Martin Jadribo, an Agronomist at Asili Farms explains to the farmers how to cultivate soy beans. This was during the Farmer Day in Amuru District. Photo: ASILI FARMS LIBRARY
For 32-year old Christine Ajok, the two-acre piece of family land that she cultivates represents not just a livelihood, but also food security for her family.
As has been the norm, the mother of three along with husband and eldest son spend the better part of their mornings on this piece of land cultivating maize. They claim it is easier to grow maize because “it doesn’t require a lot of care unlike other crops like soya.” And so, maize it is… season after season. All that matters to this small family is that there is corn growing on their land every season.
This narrative is mirrored across the various households in Amuru district because everyone believes it is easier to cultivate maize compared to other crops. They also feel it is better to stickto what they know best than take a ‘risk.’
“There was a time I wanted to grow beans but everyone else discouraged me saying I was going to make losses. Since then, we decided to stick to what we knew just like everyone else, but we have been getting very miserable yields. I have nothing to do because we have to survive,” Ajok narrates.
Richard Oyet Bongo, another farmer explains that majority of the farmers in the Kilak Community in Amuru District use hand hoes and because of this, they are barely able to cultivate an acre despite owning on average 4 acres.
Oyet is however the envy of many in the community because he is one of the few who use ox ploughs for cultivation. As such, he received the honorary appointment of ‘Chief of Hoe’ for his exemplary farming techniques. He then uses his experience to educate other farmers in thecommunity.
However, just like Ajok, Oyet has also concentrated on planting only maize, again because it is easier to cultivate than the other crops.
Farmers are taken through the farming protocols at Asili Farms in Amuru. Photo: ASILI FARMS LIBRARY
But just how easy is it to plant maize on the same piece of land every season? Moreover the farmers in this community whose average acreage is 4.3 acres per person, barely use improved seeds, fertilizers or even have good post-harvest practices. Instead, part of the harvested yield iskept aside as seeds for planting during the following season. Little wonder therefore that their yields, let alone quality of harvest has been depreciating every season.
With this information in mind, Agilis Partners recently invited over 200 smallholder farmers from the Kilak community to its Farmer Day at the Asili Farms in Amuru. Farmers came from the four sub-counties of; Lakang, Laima, Amuru and Omoro.
During the Asili Farmer Day, smallholder farmers are trained on good agronomic practices and are also connected to different input dealers. We also share with them the farming protocols that we have developed and currently employ on our farms so that they too can replicate on their small farms so as to increase yields per acre.
One of the key farming practices that we are advocating for and empowering farmers with is Conservation Agriculture. This type of farming employs key principles such as minimum tillage of the land, maintaining soil cover at all times and crop rotation, a practice that is seemingly non-existent in Amuru District as seen from the experiences of the farmers.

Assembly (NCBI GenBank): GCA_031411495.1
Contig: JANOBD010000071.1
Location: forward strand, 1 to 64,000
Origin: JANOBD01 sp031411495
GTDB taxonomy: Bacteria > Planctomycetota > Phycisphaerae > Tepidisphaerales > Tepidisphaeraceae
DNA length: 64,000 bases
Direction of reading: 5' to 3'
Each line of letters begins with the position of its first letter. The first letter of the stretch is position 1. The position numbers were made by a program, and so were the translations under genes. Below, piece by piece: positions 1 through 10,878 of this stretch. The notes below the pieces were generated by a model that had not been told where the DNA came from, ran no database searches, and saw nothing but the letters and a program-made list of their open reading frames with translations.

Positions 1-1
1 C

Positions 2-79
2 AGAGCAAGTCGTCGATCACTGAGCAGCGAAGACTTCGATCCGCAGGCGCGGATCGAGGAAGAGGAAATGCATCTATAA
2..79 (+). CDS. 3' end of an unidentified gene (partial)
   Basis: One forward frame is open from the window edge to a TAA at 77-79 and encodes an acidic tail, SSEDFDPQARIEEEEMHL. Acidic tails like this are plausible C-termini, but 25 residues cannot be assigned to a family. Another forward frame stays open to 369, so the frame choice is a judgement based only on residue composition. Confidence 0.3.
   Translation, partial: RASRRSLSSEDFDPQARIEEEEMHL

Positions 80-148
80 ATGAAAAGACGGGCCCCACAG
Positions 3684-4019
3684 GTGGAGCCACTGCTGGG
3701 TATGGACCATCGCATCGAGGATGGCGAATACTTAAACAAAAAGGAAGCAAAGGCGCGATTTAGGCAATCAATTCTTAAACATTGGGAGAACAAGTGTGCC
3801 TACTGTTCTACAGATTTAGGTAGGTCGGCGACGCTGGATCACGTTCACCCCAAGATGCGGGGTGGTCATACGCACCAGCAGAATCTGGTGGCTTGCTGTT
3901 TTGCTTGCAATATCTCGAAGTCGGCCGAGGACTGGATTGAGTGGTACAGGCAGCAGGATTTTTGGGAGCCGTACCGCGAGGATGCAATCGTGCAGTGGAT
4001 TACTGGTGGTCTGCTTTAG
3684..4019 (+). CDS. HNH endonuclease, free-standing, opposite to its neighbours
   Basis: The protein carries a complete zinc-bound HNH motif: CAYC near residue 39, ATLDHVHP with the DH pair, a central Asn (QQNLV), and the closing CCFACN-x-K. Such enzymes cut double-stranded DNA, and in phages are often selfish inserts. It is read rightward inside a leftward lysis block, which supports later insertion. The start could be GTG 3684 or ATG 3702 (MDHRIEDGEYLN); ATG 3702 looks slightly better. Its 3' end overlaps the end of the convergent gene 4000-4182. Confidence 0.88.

During an interactive session at the event, Julius Otim, the Amuru District Production Officer noted that farming in the district is majorly subsistence focused and is thus characterized by low quality inputs and as a result, low output and productivity.
“While there’s potential for expansion, there are still gaps in organizing resources and even then, farmers are not able to access the right inputs,” he said. Adding, “We are also faced with the challenge of accessing markets. We may have the produce but have nowhere to sell it and this leads to wastage and losses for farmers.”
To ensure that farmers maximize their potential, Agilis will be introducing a farmer support programme in Kilak. This will ensure that farmers receive genuine inputs, are given the necessary extension services throughout the planting season and access markets. This we hope will help empower the farmers to adopt good agronomic practices so as to maximize their yeild potential.
Michael Lakony, the LC 5 Chairperson of Amuru Districtwhile speaking to the farmers encouraged them to put the knowledge gained from the Asili Farmer Day into practice.
“This is the first time that a company has opened their doors and invited us to learn from them. What this also means is that we now have ready market for our produce right in our neighbourhood. We therefore have to take advantage of this opportunity and ensure that we make use of the farming guides given to us so that we can produce the quality needed by Asili Farms,” he said.
As part of the activities, the farmers were taken through the protocols employed by Asili Farms and also tipped on how tomaximize yields and increase profit while utilizing the same piece of land.
At the end of the event, the district leadershiprequested Asili Farms to consider expanding their agricultural supportprogramme to other parts of the district.
It is important to note that at the Farmer Day, more female farmers attended that the male. We believe that this is a great start because the women and more involved at the starting phase of farming and empowering them with the right agronomic know-how is the beginning of a great harvest down the line.